Facebook changes will impact the future of journalism, and not necessarily in a bad way

Lots happening this summer. Could social media save journalism? Keep up here.

First note: We are changing the way we write headlines –more words, information and a little tease.

Screen Shot 2016-07-03 at 11.04.14 AMNot: Facebook changes to impact news sites

Instead: Facebook changes will impact the future of journalism, and not necessarily in a bad way

Well, maybe not yet: Facebook users are rebelling against clickbait with one of the only tools they have

On Facebook: A few links and an excerpt from NPR

The New York Times

New Yorker

Ad Week: Apparently going on for a while. 

Read on here from NPR media critic David Folkenflik.  He notes that Facebook started as a way to connect with other college student, then moved into the mainstream. It became a way to keep up with family and friends.

Now, a lot of, you know, publishers, news organizations, media outlets have really come to rely on Facebook in a lot of way. And we should say NPR has a financial arrangement with Facebook. The Wall Street Journal has reported that it’s to the tune of $1.2 million a year to produce what are called Facebook Live, these live-stream videos. So there are ways in which there’s these entanglements, and people have come to rely on Facebook in the media world….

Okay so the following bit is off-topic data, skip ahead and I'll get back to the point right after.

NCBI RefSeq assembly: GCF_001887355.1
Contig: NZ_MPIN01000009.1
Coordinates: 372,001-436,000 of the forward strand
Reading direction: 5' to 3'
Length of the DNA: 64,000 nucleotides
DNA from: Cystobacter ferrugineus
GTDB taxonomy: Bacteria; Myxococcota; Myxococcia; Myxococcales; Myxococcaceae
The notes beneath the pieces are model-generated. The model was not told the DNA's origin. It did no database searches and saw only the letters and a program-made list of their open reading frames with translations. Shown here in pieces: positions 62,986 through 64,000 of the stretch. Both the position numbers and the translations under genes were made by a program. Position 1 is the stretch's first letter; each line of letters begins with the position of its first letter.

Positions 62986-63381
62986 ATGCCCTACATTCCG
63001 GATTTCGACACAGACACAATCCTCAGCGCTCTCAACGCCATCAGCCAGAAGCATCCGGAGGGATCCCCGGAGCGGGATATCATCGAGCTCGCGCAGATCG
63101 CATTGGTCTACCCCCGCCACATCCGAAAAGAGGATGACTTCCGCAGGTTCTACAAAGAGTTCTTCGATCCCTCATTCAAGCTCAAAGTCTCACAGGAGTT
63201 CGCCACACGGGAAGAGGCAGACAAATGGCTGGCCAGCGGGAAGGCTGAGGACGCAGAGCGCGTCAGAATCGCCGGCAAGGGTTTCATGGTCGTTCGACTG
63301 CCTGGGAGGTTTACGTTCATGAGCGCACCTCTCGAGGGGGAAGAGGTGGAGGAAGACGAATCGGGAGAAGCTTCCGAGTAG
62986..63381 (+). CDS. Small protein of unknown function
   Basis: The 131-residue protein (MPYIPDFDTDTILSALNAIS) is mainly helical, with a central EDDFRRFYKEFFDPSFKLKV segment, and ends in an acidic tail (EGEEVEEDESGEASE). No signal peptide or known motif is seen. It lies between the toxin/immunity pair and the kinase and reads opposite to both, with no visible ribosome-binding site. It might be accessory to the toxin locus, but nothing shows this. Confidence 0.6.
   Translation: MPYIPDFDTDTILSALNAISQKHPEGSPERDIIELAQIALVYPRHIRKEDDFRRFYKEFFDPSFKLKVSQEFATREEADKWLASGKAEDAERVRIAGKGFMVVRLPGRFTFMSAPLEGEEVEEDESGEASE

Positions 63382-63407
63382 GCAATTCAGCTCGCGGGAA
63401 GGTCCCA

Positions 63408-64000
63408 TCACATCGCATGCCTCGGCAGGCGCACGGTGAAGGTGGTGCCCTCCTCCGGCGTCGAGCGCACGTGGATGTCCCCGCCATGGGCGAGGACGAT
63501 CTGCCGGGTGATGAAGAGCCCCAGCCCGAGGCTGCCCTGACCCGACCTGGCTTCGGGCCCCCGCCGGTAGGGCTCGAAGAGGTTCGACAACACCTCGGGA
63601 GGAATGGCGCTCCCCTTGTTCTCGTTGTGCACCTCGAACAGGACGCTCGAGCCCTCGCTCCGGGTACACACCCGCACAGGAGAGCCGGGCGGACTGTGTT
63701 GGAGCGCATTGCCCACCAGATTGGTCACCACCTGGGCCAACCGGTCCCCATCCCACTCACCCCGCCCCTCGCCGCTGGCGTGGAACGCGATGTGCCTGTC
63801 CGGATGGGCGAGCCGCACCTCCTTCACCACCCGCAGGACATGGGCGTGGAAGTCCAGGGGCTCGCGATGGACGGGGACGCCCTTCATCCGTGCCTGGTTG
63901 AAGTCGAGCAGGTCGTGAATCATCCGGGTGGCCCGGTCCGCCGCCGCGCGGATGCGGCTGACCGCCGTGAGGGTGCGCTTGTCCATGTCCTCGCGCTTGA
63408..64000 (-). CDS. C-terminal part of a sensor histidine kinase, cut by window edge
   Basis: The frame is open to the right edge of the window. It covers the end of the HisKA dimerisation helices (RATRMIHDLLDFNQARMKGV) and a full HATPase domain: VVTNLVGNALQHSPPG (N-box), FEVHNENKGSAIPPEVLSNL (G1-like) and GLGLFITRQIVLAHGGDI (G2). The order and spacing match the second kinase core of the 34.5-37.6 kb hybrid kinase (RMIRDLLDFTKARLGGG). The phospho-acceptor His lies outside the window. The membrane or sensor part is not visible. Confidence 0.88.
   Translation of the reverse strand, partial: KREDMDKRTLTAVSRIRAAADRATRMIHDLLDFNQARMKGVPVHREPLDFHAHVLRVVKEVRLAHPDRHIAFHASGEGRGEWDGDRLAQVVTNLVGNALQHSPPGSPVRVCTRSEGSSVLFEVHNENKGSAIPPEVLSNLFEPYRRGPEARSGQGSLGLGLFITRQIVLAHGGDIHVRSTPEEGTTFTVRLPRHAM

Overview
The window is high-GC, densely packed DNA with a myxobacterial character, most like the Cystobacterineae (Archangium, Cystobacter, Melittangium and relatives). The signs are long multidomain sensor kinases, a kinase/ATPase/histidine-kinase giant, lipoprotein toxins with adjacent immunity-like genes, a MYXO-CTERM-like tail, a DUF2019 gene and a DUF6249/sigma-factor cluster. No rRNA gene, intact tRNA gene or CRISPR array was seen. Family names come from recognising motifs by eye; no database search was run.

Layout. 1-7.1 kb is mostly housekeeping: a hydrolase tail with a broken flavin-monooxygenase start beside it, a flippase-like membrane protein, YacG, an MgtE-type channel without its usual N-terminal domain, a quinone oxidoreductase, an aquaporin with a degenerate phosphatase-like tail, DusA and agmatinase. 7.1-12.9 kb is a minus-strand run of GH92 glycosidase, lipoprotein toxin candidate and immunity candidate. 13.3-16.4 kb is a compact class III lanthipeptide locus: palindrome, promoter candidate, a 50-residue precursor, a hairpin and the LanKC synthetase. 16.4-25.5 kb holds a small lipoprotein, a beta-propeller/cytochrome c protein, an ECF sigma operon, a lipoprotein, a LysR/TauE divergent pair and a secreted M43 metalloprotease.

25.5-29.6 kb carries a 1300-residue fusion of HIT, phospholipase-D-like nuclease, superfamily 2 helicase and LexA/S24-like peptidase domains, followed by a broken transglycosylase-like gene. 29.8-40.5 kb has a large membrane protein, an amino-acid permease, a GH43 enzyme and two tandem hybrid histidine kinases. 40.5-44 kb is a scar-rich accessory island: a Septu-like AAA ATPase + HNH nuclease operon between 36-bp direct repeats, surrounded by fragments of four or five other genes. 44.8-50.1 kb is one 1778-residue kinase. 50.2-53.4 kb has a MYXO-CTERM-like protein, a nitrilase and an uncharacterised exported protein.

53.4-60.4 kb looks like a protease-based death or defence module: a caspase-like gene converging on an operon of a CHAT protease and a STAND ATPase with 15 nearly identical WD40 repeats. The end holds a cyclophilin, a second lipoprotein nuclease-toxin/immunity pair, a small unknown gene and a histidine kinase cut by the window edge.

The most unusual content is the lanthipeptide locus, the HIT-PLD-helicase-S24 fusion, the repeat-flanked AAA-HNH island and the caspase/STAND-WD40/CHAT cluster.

This will impact on stories that are posted in the official Facebook accounts and pages of the news organizations. So take NPR’s, we’ve got just shy of 5 million people who have liked the page. That means they receive notifications when we post things. And that’s going to be pushed down in the list of priorities.

His sources say: (O)ur stories are still going to be built to be as viral as ever. If your cousin Millie shares a story, that story is going to be very much in your feed. It’s that if NPR shares it, it will not be quite as prominently placed. They used to perhaps over-promote it. Now they’re going to reduce it back that. 


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